Volcanic threat in Indonesian island


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Mount Agung threatens to erupt.

Cathleen Weng, Staff Writer

Nov. 27, 2017 – columns of ashes over 6,000 meters high rise from the mouth of Mount Agung, a volcano located on the island of Bali, Indonesia. They billow into the sky as Mount Agung shifts, threatening a volcanic eruption.

At the highest point in Bali at 9,944 feet, Mount Agung’s last eruption began in 1963 and lasted an entire year, killing over one thousand people through its initial eruption and the smaller flows of lava that followed.

On Nov. 27, it began smoking again, a likely sign of eruption. The threat caused authorities to advise the evacuation of residents within 10 kilometers of the volcano. That amounts to approximately 100,000 residents, only 40,000 of which have already evacuated. So far, the alert level for the volcano has been raised to a four.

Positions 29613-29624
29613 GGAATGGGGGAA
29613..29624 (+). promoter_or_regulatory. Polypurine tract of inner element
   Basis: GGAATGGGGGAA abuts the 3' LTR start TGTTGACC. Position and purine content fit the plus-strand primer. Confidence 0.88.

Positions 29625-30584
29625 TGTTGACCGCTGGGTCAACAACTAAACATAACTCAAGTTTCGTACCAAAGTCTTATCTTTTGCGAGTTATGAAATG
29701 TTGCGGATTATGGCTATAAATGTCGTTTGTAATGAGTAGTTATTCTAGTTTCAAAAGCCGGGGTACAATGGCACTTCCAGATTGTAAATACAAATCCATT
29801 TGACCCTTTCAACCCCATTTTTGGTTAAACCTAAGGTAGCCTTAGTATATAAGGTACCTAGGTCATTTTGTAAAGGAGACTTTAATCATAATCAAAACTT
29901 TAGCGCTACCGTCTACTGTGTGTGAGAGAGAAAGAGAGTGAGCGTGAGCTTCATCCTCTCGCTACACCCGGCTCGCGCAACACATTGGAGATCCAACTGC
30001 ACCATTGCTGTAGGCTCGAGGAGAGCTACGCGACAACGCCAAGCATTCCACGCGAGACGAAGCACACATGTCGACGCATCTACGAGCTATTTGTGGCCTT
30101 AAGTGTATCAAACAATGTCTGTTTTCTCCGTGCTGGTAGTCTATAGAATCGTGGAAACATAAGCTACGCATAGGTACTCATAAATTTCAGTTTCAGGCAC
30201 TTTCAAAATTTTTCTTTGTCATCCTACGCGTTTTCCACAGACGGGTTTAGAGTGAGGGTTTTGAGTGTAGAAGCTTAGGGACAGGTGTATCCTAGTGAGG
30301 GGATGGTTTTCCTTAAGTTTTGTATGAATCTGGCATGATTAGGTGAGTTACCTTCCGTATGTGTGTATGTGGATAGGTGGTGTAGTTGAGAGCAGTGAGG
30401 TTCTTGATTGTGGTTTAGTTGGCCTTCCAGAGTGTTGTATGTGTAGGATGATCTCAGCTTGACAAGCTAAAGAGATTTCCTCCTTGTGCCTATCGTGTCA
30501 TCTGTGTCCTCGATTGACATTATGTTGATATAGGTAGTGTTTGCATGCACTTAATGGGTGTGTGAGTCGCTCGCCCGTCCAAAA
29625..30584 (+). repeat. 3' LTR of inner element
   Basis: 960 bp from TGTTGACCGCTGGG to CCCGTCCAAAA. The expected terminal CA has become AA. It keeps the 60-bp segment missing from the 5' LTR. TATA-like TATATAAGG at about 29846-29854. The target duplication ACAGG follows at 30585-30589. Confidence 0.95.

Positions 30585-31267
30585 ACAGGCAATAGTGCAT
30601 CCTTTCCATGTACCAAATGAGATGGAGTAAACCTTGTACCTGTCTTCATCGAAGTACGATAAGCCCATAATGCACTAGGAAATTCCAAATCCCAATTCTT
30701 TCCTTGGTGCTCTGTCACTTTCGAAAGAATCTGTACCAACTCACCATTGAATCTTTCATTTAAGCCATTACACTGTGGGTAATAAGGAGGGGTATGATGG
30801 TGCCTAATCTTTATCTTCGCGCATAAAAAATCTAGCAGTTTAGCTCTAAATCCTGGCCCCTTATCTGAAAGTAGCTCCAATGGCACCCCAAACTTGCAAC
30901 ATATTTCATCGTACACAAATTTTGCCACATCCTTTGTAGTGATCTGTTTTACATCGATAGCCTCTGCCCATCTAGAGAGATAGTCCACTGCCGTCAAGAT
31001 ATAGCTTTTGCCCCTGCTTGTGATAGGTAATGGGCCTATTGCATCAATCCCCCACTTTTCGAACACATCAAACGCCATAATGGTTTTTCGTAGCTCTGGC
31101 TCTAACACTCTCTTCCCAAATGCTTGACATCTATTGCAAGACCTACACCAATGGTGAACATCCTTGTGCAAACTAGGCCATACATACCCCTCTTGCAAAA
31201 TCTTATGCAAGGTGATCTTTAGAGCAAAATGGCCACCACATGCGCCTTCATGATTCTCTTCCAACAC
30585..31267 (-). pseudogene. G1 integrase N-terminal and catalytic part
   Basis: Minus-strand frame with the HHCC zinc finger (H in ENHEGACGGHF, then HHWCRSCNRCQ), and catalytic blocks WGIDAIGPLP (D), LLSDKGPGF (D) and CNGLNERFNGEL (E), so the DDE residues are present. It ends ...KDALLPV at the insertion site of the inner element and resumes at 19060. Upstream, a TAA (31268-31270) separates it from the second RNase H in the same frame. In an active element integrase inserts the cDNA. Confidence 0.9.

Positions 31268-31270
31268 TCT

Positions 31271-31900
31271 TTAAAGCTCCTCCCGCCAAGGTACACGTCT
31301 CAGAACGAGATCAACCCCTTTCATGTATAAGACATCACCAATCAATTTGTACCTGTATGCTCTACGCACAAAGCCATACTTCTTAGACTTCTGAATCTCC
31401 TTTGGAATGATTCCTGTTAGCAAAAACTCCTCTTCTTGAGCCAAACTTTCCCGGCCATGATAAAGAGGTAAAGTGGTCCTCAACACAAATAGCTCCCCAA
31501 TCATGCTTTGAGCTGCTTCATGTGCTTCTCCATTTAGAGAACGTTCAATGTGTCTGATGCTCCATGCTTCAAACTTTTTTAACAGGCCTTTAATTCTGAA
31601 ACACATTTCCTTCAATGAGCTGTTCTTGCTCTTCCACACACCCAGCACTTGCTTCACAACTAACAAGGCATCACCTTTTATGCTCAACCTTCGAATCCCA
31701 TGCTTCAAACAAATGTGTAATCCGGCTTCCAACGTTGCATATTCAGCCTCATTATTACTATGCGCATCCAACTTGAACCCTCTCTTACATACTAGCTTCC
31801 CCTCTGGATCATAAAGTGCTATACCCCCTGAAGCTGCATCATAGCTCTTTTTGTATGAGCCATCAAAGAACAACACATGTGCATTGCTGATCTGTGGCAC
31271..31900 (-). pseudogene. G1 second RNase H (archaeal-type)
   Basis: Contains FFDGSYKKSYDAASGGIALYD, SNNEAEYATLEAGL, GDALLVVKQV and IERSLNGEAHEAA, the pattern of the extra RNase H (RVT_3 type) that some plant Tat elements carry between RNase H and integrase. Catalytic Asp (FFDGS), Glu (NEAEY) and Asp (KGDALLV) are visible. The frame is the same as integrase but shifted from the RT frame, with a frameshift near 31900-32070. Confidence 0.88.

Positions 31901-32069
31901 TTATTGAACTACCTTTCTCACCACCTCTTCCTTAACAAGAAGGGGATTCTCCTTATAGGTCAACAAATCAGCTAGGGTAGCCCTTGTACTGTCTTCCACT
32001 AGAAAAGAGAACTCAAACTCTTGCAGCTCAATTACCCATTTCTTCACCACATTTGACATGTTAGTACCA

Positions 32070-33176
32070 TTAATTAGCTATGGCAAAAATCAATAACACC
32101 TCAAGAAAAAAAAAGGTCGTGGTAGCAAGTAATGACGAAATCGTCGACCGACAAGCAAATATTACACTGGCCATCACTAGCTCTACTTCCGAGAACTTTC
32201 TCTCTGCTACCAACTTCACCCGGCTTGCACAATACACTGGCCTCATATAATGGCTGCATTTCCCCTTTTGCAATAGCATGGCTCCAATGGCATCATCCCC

In addition, all flights to and from Bali have been cancelled, as the airports have closed in wake of the coming eruption. This has left thousands of tourists stranded on the island. The airport is not set to reopen until the morning of Tuesday, Nov. 28 at the very soonest. Unfortunately, it looks like flights are going to be closed for longer than that: The Volcanic Ash Advisory Center, located in Australia, estimated that by Tuesday afternoon, the entire island would be covered in up to 30,000 feet of volcanic ash.

Airlines, airports and passengers are facing chaos as they wait for flights to reopen. Many airlines have taken to offering flight exchanges or refunds due to the delay caused by Mount Agung’s impending eruption.